Despite a deterioration on the field during the past two years, Everton’s worth has climbed by 14%.
Sportico estimates that the Blues are worth $600 million (£485 million) in the present market, an increase of more than £60 million from their estimated value in 2021. Everton is now ranked eighth in the Premier League, having been passed by West Ham United, whose value increased by 33% within the same time period to $665m (£535m).
Those are the claims made by analysts at the US sports business website Sportico, who on Tuesday released its annual Premier League valuations list. The list was built using equity research and interviews with various influential people involved in sports investment.
When it comes to valuing UK football clubs and sports teams in general, the parameters that are generally used to value businesses are sometimes not used as rigorously. It has been based on the strength of recent agreements for some time, the notion that valuations must rise given the size of the broadcast agreements reached and the growth of commercial revenues, and the belief held by many investors that there is latent value in Premier League clubs that will be released as they continue to find new ways to interact with their international fan bases.
Speaking to Bloomberg last year
Gerry Cardinale, who owns 11 percent of Liverpool’s owners Fenway Sports Group and owns AC Milan through his RedBird Capital Partners company, stated in an interview with Bloomberg last year: “The valuation conversation is tricky. There isn’t a lot of rigour in it. It has certain elements of LIFO (last in, first out), in that you look at the most recent trade and add a markup to it. The fact that people have grown accustomed to everything in sports continually moving up is what makes it seductive and deceiving. That is impossible and goes against Darwinian theory. For the foreseeable future, everything will continue to rise, though the slope of that curve may shift.
“The valuations signal that there is something very premium here, there is a value associated with scarcity, and there is something very special in everything that is happening in the media and the convergence of (sports, media, entertainment, and technology) streams where this is some of the best content that you can access,” says the report.
On a hectic Tuesday for Everton, news broke in the Guardian that the club’s owner, Farhad Moshiri, had put it up for sale and hired Deloitte to help with the transaction. The article states that £500m was the asking price.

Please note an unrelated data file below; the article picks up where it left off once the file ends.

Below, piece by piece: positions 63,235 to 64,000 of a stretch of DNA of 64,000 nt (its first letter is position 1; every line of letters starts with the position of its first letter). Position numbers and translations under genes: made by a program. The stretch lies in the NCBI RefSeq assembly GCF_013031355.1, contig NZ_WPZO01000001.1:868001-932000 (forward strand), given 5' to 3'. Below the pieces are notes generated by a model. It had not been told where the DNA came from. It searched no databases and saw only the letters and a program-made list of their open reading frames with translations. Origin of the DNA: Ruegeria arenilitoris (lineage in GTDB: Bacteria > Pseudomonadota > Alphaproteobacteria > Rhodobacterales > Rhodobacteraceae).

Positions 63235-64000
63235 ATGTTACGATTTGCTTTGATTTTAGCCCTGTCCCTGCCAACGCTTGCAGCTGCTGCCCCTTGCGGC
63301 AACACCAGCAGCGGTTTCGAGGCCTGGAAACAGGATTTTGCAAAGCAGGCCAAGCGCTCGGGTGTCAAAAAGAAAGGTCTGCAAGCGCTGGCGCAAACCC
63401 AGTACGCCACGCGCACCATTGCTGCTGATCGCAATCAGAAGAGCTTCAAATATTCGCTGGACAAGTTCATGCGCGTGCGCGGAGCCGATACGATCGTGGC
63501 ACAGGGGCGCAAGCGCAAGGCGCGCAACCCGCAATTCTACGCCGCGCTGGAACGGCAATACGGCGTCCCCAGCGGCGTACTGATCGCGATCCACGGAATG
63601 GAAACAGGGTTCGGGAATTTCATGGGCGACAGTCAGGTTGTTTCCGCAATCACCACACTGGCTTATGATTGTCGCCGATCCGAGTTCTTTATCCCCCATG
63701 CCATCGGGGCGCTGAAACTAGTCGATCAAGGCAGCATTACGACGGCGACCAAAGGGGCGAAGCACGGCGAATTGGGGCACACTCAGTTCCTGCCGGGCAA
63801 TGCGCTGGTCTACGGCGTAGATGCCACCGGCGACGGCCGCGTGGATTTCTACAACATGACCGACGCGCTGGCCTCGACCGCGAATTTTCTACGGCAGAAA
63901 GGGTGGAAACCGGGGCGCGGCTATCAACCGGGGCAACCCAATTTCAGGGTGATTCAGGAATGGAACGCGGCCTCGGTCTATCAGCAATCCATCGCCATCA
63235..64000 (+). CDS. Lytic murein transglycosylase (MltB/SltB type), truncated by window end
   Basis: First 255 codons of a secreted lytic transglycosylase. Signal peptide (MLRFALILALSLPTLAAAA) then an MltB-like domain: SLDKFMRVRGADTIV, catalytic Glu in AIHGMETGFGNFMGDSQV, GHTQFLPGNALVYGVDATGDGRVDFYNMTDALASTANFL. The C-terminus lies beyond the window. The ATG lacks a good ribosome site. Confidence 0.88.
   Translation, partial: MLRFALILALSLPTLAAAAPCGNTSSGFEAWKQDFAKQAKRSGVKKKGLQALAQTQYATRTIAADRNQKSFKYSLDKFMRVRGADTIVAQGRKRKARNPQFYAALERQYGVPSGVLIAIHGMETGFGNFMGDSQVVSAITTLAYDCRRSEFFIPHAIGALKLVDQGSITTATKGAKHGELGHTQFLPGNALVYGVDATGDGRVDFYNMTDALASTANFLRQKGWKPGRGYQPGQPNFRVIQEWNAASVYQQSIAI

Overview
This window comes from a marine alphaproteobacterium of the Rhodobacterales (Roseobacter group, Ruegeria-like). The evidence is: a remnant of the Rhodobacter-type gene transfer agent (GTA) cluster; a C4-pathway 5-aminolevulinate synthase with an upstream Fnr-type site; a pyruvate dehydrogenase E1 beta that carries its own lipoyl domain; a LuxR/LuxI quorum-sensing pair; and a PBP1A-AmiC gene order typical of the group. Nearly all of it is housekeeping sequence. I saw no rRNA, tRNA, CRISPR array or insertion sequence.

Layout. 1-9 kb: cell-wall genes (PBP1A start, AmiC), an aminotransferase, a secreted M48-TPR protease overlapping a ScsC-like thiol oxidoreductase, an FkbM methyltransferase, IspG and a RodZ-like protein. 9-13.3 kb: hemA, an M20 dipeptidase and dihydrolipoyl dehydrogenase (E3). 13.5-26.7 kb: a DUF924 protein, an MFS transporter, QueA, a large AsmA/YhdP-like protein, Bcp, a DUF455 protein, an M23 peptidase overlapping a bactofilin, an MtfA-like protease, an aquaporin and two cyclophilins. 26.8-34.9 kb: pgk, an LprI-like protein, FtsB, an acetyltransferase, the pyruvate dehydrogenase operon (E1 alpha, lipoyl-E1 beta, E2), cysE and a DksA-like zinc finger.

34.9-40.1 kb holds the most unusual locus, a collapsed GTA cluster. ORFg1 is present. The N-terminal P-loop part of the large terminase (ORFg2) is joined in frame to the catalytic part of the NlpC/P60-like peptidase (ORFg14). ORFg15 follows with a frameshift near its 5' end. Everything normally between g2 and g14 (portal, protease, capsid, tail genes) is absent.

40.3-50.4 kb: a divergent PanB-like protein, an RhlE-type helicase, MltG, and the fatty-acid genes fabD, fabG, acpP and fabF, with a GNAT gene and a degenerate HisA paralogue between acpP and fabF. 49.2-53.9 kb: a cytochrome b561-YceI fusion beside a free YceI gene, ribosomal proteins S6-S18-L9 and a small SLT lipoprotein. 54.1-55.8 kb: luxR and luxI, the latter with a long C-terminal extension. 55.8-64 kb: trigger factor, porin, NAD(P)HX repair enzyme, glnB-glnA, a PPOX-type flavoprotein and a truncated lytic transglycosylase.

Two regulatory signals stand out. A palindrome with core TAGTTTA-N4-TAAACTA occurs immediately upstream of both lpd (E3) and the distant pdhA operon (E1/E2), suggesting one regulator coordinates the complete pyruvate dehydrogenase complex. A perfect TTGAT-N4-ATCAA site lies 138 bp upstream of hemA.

However, following the publication of the article, Moshiri told the ECHO that the club was not up for sale. Repeating his remarks to the Everton Fan Advisory Board (FAB) during their meeting. Last week before the weekend’s loss at West Ham United, which marked the end of Frank Lampard’s one-year tenure at Goodison Park.West ham united
Moshiri told the FAB:
To the FAB, Moshiri stated: “The club is not up for sale. But I have been in contact with top-tier investors to fill a stadium funding shortfall. I can do it on my own, but the reason. I want to is to attract renowned sports investors to Everton. In order to meet some of the supporters’ demands for improvement: more talent. The completion of a deal is imminent. The club isn’t being sold at all. Rather, greater competence in terms of international sponsorship and business growth is being brought in. Many specialised sport investors have this pool of knowledge.”
Originally estimated to cost around £500 million, the stadium project may end up costing as much as £760 million. When all expenses from planning to completion and any ancillary developments are taken into account. According to remarks Moshiri made in an unscheduled appearance on talkSPORT earlier this month.
Everton’s current Sportico valuation may be appropriate given its size and global appeal. But the club’s main worry right now! Is whether or not it will be able to compete in the Premier League next season. They are currently in last place in their division. Without a manager, and have missed out on targets that would have helped their survival bid.
Relegation would be a significant financial problem for Everton. A team that has consistently competed in the top division of English football since 1954. Because of the revenue loss that would result from it as well as the burdensome. Contracts and liabilities that would be added to the payroll. The value of the club would likewise be considerably impacted, possibly more than the Sportico valuation at the moment.
Through discussion with the ECHO, Moshiri has affirmed his position, but there are significant risks involved.